Could 2012 produce the first secretly financed primaries?
That might be a result of recent moves by Florida and other early-voting states to move their primaries and caucuses ahead to January, according to some campaign finance experts.
The new schedule raises the possibility of outside spending groups running millions of dollars in ads in the final days of the races — without having to disclose them until the contests are over.
The likelihood of such an outcome is unclear and depends on how so-called super PACs decide to navigate complicated Federal Election Commission deadlines.
But advocates for tougher campaign finance regulations say the situation provides another example of how recent court rulings have made it easier to dodge disclosure laws and other rules aimed at ensuring transparency in elections.
“There are more and more ways to keep things secret if you want to,” said Melanie Sloan, executive director of Citizens for Responsibility and Ethics in Washington, a watchdog group. “This is just another example of a way to make secret expenditures until after the election.”
Super PACs, a new breed of political group unrestrained by spending or contribution limits, are becoming big players in the 2012 campaigns. Each of the major Republican presidential candidates has at least one of these groups on his or her side, and the super PACs are expected to attract hundreds of millions of dollars by the time the White House race is over.
The next disclosure deadline for super PACs is Jan. 31, when FEC reports covering the last six months of 2011 are due.
Under the old primary schedule, that didn’t matter much because the Iowa caucuses — the first Republican nominating contest — were going to be held in early February. That meant that any super PAC would be required to disclose its 2011 donors by the time the first 2012 ballots were cast.
But the schedule has changed dramatically. The Florida Republican Party is moving its primary to the end of January, prompting a scramble by other early-voting states — New Hampshire, South Carolina, Nevada and Iowa — to move up their dates even more. The Iowa caucuses are now expected to be held on Jan. 2 or 3.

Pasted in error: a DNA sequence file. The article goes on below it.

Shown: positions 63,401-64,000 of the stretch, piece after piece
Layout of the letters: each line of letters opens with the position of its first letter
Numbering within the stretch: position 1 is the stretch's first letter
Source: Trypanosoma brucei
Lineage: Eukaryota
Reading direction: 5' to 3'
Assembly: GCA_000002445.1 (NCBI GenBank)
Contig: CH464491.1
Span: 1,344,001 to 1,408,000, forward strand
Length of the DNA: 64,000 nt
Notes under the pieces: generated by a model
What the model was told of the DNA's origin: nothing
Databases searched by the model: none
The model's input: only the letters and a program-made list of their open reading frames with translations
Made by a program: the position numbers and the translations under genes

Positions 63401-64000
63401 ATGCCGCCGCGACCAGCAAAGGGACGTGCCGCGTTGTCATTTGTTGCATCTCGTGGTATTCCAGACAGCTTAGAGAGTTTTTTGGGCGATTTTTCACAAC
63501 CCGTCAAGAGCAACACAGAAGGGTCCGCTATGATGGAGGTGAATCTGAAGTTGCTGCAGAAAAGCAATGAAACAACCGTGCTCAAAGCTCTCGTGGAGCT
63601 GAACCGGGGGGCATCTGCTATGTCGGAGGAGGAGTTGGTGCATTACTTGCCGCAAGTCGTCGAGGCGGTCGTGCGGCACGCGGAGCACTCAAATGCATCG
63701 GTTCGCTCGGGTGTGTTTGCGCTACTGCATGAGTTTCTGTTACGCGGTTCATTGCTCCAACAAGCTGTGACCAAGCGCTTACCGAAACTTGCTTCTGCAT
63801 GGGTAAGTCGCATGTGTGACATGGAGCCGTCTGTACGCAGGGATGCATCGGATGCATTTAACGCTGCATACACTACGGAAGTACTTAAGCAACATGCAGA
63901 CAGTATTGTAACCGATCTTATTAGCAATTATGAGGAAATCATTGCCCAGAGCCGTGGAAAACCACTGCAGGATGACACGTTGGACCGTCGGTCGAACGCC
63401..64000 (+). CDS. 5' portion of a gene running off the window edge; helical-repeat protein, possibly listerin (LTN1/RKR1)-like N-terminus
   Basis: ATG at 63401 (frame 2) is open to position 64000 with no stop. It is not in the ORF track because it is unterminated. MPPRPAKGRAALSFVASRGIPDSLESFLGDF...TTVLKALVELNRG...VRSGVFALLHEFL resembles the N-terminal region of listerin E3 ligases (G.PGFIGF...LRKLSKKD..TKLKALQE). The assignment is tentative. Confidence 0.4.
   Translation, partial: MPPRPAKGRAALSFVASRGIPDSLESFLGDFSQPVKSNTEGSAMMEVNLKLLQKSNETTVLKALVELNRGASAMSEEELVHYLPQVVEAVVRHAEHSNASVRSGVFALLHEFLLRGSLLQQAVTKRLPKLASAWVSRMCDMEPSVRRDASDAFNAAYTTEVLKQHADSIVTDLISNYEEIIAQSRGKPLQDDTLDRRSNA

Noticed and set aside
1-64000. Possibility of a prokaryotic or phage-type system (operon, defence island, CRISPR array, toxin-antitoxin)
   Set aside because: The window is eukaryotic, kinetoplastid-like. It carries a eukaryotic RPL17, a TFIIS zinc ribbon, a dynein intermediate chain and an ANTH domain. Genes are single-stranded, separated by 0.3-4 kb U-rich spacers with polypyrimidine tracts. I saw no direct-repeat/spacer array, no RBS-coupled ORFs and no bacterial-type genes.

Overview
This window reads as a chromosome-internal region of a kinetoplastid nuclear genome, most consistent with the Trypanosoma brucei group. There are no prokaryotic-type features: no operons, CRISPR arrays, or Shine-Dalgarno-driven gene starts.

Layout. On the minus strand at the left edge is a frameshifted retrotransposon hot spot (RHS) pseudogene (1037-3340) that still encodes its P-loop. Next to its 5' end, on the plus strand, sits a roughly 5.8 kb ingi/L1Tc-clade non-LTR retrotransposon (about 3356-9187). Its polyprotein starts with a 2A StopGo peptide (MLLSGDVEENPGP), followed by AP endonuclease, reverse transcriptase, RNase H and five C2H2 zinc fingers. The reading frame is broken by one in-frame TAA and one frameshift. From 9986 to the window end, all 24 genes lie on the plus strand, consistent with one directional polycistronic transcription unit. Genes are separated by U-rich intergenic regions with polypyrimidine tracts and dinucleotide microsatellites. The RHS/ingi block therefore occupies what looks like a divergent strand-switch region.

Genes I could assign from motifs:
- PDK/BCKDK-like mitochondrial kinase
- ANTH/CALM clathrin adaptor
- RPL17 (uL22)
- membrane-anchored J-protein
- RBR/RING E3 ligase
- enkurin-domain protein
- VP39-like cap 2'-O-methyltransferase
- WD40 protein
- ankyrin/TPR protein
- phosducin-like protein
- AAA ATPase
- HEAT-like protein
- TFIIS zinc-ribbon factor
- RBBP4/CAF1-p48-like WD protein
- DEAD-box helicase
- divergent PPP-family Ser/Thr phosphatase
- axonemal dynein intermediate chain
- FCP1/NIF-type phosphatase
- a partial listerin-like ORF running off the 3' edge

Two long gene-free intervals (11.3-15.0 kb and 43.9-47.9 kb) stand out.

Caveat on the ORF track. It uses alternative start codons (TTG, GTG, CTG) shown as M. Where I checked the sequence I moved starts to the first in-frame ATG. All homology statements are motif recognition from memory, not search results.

The reshuffling raises the possibility that super PACs can avoid having to report donors to the FEC until after the January contests — even if they take part in those races by spending money on ads. Because many of the groups are new, it would mean that voters would have no idea who was paying to influence the primaries until after the dust settled.
There are two narrow ways to make this happen, experts said. First, a super PAC can confine its spending to the 19 days before the primary, which is outside the “pre-primary” disclosure cutoff under FEC rules. The second way to delay disclosure would be to switch to a monthly reporting schedule, which would eliminate the requirement for a report before the primary.
Brett Kappel, a campaign finance lawyer at Arent Fox, noted that the 2010 midterms featured several super PACs that were effectively funded by one or two wealthy donors. With careful juggling of the schedule, he said, determined funders could keep their names out of the headlines until after the major primary contests.
“You could see an extremely wealthy person trying to game the system in this way,” Kappel said.
Speaking of super PACs, the newfangled organizations — technically called “independent expenditure-only committees” by the FEC — continue to spread like mushrooms ahead of the 2012 elections.
One group formed this week, Strong Utah PAC, will focus on shielding Sen. Orrin G. Hatch (R-Utah) from the kind of tea party challenge that unseated longtime senator Robert F. Bennett in 2010. Officials also said Wednesday that a top aide to Rep. Eric Cantor (R-Va.) is leaving his job to form a super PAC focused on helping GOP House candidates.
About 150 active super PACs are on file with the FEC, including about three dozen that have formed since July.